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If you have perused our awesome new Poll Explorer feature, you already know that the last few days have brought some examples of better-than-average polling news for the Democrats.

For the first time in a very long time, the Democratic nominee has been shown in the lead in polls in gubernatorial races in Arkansas and Michigan. Marquette confirmed their earlier poll showing that the Democrats have a very real shot at knocking off Gov. Scott Walker in Wisconsin. Republicans also had to be a bit surprised to see that Rasmussen gave Democratic Sen. Mark Pryor the slightest of leads over Tom Cotton in Arkansas, a race that most GOPers have been pretty confident about.

But maybe the banner headline was a double whammy of data that came out of the heartland. In our inaugural Polling Wrap of the cycle on Tuesday, we talked about how the release of internal polls can often drop us hints about the relative strengths of the parties heading into an election. In the case of Kansas Gov. Sam Brownback, however, his internal poll dump, coming in the immediate wake of a SUSA poll showing him losing to Democrat Paul Davis by a fair margin, raised more questions than it answered.

Before we look at Brownback's plight, however, let's grab the numbers, in the form of all the general election polls released to the public in the last three days (Aug 26-28):

AR-Sen (Rasmussen): Sen. Mark Pryor (D) 44, Tom Cotton (R) 43

IA-Sen (PPP): Bruce Braley (D) 41, Joni Ernst (R) 40

IA-Sen (Suffolk): Bruce Braley (D) 40, Joni Ernst (R) 40

KS-Sen (SurveyUSA): Sen. Pat Roberts (R) 37, Chad Taylor (D) 32, Greg Orman (I) 20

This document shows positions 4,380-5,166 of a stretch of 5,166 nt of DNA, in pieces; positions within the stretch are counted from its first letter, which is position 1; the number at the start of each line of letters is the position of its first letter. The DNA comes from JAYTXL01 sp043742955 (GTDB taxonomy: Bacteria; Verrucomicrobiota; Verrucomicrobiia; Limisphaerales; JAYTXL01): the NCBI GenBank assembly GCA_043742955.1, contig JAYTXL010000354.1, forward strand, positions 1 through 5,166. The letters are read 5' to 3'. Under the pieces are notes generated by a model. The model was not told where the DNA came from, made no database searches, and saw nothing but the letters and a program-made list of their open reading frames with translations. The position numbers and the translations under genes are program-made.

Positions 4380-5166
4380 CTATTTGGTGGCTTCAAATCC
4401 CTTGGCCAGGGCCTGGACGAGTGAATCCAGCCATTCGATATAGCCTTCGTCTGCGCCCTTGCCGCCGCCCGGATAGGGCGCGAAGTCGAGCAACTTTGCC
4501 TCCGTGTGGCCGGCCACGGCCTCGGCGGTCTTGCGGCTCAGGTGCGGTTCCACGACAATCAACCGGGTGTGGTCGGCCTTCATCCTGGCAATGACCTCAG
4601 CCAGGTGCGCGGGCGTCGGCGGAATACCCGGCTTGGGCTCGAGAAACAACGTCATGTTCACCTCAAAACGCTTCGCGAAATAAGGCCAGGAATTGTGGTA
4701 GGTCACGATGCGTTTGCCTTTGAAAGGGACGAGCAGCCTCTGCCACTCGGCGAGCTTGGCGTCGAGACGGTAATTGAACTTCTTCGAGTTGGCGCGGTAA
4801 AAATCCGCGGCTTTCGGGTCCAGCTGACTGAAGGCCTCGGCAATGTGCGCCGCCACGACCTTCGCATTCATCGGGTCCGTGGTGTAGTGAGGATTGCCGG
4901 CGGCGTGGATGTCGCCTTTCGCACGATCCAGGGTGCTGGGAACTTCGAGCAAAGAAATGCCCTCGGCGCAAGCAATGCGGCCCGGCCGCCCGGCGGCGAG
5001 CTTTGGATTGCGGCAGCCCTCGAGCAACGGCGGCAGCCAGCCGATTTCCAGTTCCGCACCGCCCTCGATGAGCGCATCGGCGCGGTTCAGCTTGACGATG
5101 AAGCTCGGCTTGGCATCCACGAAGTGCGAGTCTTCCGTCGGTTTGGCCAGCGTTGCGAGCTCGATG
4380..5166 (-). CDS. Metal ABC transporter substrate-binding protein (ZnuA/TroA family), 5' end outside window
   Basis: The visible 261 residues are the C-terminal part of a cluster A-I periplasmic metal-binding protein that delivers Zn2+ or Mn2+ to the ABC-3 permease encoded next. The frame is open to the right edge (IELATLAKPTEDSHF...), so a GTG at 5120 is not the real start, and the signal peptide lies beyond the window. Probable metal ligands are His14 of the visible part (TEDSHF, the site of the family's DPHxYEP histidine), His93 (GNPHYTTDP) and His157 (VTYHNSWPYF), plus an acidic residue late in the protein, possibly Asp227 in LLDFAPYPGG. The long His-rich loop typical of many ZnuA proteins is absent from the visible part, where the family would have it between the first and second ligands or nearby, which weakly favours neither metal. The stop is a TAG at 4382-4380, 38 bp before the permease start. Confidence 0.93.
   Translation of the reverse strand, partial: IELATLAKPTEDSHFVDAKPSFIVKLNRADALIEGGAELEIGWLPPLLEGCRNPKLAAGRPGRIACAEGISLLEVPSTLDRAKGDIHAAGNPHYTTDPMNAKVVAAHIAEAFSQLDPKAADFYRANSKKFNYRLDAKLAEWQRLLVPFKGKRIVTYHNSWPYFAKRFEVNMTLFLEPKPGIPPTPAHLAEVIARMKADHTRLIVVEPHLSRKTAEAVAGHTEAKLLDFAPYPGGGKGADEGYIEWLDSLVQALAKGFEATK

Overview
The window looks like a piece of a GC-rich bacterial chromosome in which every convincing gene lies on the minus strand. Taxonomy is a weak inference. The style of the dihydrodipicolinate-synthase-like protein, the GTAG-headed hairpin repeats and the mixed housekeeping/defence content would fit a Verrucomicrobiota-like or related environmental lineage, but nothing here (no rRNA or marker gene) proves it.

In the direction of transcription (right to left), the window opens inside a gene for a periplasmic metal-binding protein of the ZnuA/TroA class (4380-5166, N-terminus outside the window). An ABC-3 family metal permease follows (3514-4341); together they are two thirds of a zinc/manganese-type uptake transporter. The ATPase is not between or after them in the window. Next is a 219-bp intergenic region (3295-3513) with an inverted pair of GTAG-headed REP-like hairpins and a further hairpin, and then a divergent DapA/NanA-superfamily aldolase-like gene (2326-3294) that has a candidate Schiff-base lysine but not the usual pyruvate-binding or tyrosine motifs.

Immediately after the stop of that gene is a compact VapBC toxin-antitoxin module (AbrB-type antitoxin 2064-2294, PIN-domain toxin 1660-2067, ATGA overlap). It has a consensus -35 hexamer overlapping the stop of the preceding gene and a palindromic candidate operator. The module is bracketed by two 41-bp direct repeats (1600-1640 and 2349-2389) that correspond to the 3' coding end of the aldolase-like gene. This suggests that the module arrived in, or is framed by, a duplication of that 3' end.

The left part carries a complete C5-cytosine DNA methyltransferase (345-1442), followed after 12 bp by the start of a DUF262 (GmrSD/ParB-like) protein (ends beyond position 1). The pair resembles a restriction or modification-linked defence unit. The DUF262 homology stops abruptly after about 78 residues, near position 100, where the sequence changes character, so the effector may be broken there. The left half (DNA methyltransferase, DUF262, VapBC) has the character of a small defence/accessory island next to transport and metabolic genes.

ME-Sen (PPP for Shenna Bellows): Sen. Susan Collins (R) 57, Shenna Bellows (D) 33

MI-Sen (EPIC-MRA): Gary Peters (D) 45, Terri Land (R) 39

MI-Sen (Mitchell Research): Gary Peters (D) 46, Terri Land (R) 44


AK-Gov (Rasmussen): Gov. Sean Parnell (R) 47, Byron Mallott (D) 36

AZ-Gov (PPP for Progress Now Arizona): Doug Ducey (R) 35, Fred DuVal (D) 35, Barry Hess (Lib) 12

AR-Gov (Rasmussen): Mike Ross (D) 46, Asa Hutchinson (R) 44

IA-Gov (PPP): Gov. Terry Branstad (R) 48, Jack Hatch (D) 35

IA-Gov (Suffolk): Gov. Terry Branstad (R) 47, Jack Hatch (D) 35

KS-Gov (Cole Hargrave Snodgrass for Brownback): Gov. Sam Brownback (R) 43, Paul Davis (D) 42

KS-Gov (SurveyUSA): Paul Davis (D) 48, Gov. Sam Brownback (R) 40, Keen Umbehr (Lib) 5

MA-Gov (Social Sphere): Charlie Baker (R) 38, Martha Coakley (D) 37

MA-Gov (Social Sphere): Charlie Baker (R) 37, Steve Grossman (D) 33

MA-Gov (Social Sphere): Charlie Baker (R) 44, Don Berwick (D) 19

MI-Gov (EPIC-MRA): Mark Schauer (D) 45, Gov. Rick Snyder (R) 43

MI-Gov (Mitchell Research): Gov. Rick Snyder (R) 47, Mark Schauer (D) 46

PA-Gov (Franklin & Marshall): Tom Wolf (D) 49, Gov. Tom Corbett (R) 24

SC-Gov (Rasmussen): Gov. Nikki Haley (R) 51, Vincent Sheheen (D) 36

WI-Gov (Marquette): Mary Burke (D) 49, Gov. Scott Walker (D) 47


No House polling was conducted in the past several days.

A few thoughts, as always, await you just past the jump ...

Releasing internal data in the wake of a bad public poll is pretty old hat in the campaign game. It is an attempt, transparent though it might be, to change the narrative after the public gets wind of a survey that makes your candidate's prospects look bleak. So, the fact that Team Brownback hit the send button on their recent internal poll in the immediate wake of the SUSA poll showing them down eight points to Democrat Paul Davis was not an unprecedented move.